Last spring, a Federal Reserve survey reported that 47% of people living in the United States could not come up with $400 in an emergency.

 

The striking thing about this statistic is not that some people would struggle to pay for unexpected expenses like basic car or home repairs, but that nearly half of the country would.

 

The world we inhabit and the lives we lead could unravel at any moment, individually and collectively. In the US, we have had to acknowledge that our civilized democracy is not a given, that a decent into hatred, violence, and chaos is possible even here. The anxiety for many people about the recent election is at least in part a result of the confrontation with our personal and national vulnerability that we had not thought to be lurking so close to the surface.

 

The world of instability is the world of the biblical Jacob. Perhaps no patriarch lived a more consistently tumultuous life. His life leading up to this week’s parasha, Vayeshev, has been punctuated with repeated experiences of the given world being turned upside down. From his and his mother’s familial engineering to reverse the birth order so he could appropriately carry on the family legacy, to his marrying Leah in the dark when he thinks he is marrying her sister Rachel, to his father-in-law Lavan’s ongoing dissembling, to his fraught reunion with his twin Esau—one he is sure will be his end but he instead proves triumphant—Jacob regularly experiences a topsy-turvy world in which the reality he thought he was inhabiting keeps being overturned.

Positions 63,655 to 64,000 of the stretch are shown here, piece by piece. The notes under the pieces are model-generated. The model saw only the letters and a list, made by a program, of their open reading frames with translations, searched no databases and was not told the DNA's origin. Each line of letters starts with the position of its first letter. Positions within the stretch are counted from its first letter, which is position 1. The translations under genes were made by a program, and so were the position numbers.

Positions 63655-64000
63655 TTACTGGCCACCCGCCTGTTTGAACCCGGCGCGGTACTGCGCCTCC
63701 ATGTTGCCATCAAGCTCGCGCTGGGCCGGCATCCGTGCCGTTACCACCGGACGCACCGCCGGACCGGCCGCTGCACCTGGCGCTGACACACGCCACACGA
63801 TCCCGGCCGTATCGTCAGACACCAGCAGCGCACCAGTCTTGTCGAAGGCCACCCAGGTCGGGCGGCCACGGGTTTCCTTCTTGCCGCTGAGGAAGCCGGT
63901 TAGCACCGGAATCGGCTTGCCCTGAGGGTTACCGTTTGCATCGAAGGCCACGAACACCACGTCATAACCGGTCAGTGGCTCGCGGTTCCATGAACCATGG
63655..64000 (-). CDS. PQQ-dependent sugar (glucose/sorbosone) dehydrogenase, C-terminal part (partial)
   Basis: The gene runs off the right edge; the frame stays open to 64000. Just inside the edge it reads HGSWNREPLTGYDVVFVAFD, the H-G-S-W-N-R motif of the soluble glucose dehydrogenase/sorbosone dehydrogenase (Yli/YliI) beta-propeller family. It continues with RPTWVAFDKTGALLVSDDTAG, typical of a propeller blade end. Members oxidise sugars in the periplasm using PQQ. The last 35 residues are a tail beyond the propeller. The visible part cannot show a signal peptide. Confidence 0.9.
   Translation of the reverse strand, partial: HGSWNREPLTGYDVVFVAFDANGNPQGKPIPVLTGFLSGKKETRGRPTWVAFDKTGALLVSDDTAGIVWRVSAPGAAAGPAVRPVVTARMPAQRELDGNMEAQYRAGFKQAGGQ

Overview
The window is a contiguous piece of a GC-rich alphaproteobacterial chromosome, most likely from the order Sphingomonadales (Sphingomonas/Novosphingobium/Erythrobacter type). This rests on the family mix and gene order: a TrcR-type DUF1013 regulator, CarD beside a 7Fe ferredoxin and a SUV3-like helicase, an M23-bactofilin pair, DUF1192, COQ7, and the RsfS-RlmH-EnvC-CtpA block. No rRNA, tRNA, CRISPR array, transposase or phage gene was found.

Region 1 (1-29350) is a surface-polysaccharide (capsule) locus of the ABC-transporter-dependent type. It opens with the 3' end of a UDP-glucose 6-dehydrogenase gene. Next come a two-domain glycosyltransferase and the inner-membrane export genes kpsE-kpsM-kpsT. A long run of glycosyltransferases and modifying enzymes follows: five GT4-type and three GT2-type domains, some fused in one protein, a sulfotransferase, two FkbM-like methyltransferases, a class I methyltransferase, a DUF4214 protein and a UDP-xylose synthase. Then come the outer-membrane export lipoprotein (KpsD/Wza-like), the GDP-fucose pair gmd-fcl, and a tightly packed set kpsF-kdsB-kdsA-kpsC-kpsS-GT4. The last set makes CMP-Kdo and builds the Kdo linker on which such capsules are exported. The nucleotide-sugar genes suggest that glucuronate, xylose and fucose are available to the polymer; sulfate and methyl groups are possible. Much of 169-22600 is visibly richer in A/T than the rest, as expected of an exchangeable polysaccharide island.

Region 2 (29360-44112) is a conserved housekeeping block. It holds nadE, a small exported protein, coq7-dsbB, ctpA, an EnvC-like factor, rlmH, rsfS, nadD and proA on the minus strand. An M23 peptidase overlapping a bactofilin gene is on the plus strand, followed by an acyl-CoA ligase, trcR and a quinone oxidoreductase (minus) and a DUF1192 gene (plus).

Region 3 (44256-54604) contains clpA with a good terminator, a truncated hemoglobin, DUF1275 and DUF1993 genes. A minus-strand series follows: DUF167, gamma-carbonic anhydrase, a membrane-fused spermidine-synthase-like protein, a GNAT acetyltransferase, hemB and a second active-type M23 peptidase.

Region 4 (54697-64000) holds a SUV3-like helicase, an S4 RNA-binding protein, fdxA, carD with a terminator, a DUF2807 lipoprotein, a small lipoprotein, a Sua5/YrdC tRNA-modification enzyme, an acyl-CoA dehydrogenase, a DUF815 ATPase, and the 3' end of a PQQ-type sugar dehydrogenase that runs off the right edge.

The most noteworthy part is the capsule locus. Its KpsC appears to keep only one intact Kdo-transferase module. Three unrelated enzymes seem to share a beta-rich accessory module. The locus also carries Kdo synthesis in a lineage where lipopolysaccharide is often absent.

So when we encounter the opening words of this week’s parasha, “Jacob was settled in the land of his father’s sojourning” (Genesis 37:1), it is a stunning and confusing moment.

 

Jacob was settled? Can that really be? After all those years of turmoil, after his perpetual instability and vulnerability, is he finally able to settle down and live a more predictable, stable life?

 

Perhaps not.

 

One possibility is that Jacob is deceiving himself, and the violent fraternal events of the parasha that are about to unfold will confirm that.A rabbinic midrash suggests that this description of being settled only reflects Jacob’s inner “quest to dwell in contentment” (Genesis Rabbah 84:2). Jacob is not actually settled, but he wants to be settled. According to this midrash, his understandable desire is nevertheless very problematic. Because of this longing, “the disturbance of Joseph is joined to him.” That is, Jacob somehow invites the disturbing events of Joseph and his brothers because he is more consumed by his desire for a peaceful life than the actual reality of his life.

 

When we close our eyes to the unsettled reality beneath the veneer of the stability of our lives, we can be caught off guard by it and possibly even foster its emergence. The story of Jacob, then, is a cautionary tale; it reminds the many of us still reeling from the election that we, too, have been like Jacob, complacent in our sense of stability and blind to the possibility that our democracy and commitments to equality and justice for all could potentially fairly easily be subverted.